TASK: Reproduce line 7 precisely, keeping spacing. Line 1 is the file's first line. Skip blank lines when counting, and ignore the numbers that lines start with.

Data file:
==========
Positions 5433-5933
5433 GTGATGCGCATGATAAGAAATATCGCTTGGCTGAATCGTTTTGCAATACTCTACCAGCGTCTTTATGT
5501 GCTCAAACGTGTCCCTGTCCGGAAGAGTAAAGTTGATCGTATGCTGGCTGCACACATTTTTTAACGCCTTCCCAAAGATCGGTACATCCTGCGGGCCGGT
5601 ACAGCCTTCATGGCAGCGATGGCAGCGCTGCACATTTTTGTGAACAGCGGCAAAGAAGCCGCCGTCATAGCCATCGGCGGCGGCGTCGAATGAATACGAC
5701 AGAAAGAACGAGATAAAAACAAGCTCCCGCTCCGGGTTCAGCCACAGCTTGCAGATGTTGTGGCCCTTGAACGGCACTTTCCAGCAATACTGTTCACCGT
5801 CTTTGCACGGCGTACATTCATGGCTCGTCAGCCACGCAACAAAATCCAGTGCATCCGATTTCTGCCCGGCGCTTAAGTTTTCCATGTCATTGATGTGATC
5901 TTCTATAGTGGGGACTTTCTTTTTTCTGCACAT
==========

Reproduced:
5901 TTCTATAGTGGGGACTTTCTTTTTTCTGCACAT